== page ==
Informal Project Presentation Sessions: During the informal project presentation sessions, workshop participants will be free to explore the workshop exhibition. The artists will be on hand to discuss their work.

Brainstorming Sessions: During the brainstorming sessions, workshop participants will be divided into smaller groups to discuss the key questions outlined in the Workshop Objectives and other topics that will have arisen over the course of the presentation sessions and the informal coffee break discussions. The four sessions will be flexibly programmed over the two days of the workshop to allow time for developing and re-visiting key topics. Components of the brain storming sessions will also be designed by the workshop presenters.

Program

The full workshop program is given here

Exhibition: Concurrent with the workshop will be an exhibition of new work from the workshop speakers. The official opening will be on the evening of the 25th October at 20:00, to which all workshop participants are invited. The exhibition will run until mid-November.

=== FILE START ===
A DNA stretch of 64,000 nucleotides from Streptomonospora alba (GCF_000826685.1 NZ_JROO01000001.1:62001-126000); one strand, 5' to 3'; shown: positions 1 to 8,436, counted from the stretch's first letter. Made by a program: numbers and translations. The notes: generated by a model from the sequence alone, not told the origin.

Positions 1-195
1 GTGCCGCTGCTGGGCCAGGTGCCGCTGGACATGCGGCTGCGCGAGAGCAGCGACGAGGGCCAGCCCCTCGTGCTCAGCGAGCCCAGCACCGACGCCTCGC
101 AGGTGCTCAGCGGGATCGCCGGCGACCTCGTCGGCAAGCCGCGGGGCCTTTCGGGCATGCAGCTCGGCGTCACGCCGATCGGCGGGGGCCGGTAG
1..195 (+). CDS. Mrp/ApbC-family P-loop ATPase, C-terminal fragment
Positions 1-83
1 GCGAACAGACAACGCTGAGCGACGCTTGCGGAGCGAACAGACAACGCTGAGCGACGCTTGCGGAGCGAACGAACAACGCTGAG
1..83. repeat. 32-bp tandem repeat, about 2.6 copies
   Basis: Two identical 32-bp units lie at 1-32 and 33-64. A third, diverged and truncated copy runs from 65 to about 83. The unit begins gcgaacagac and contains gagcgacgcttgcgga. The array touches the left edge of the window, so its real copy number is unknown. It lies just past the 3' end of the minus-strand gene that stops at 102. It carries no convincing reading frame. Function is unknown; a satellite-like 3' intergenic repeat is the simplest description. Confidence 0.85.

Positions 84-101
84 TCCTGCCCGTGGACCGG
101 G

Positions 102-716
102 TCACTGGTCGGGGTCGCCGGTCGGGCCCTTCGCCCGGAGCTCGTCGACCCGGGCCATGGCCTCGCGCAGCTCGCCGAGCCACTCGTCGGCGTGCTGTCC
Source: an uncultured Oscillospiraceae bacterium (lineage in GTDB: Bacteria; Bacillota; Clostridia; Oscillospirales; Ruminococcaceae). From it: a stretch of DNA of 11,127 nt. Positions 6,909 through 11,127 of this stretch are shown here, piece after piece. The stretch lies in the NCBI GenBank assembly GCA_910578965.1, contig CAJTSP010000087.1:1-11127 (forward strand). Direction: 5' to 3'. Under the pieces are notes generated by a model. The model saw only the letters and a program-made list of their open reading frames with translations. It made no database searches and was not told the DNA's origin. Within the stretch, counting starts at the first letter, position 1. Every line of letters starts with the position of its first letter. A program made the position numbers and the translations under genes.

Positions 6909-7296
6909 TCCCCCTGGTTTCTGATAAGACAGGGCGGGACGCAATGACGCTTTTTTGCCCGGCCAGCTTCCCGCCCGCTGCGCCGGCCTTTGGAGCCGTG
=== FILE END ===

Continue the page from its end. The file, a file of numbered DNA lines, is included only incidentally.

Informal Project Presentation Sessions: During the informal project presentation sessions, workshop participants will be free to explore the workshop exhibition. The artists will be on hand to discuss their work.

Brainstorming Sessions: During the brainstorming sessions, workshop participants will be divided into smaller groups to discuss the key questions outlined in the Workshop Objectives and other topics that will have arisen over the course of the presentation sessions and the informal coffee break discussions. The four sessions will be flexibly programmed over the two days of the workshop to allow time for developing and re-visiting key topics. Components of the brain storming sessions will also be designed by the workshop presenters.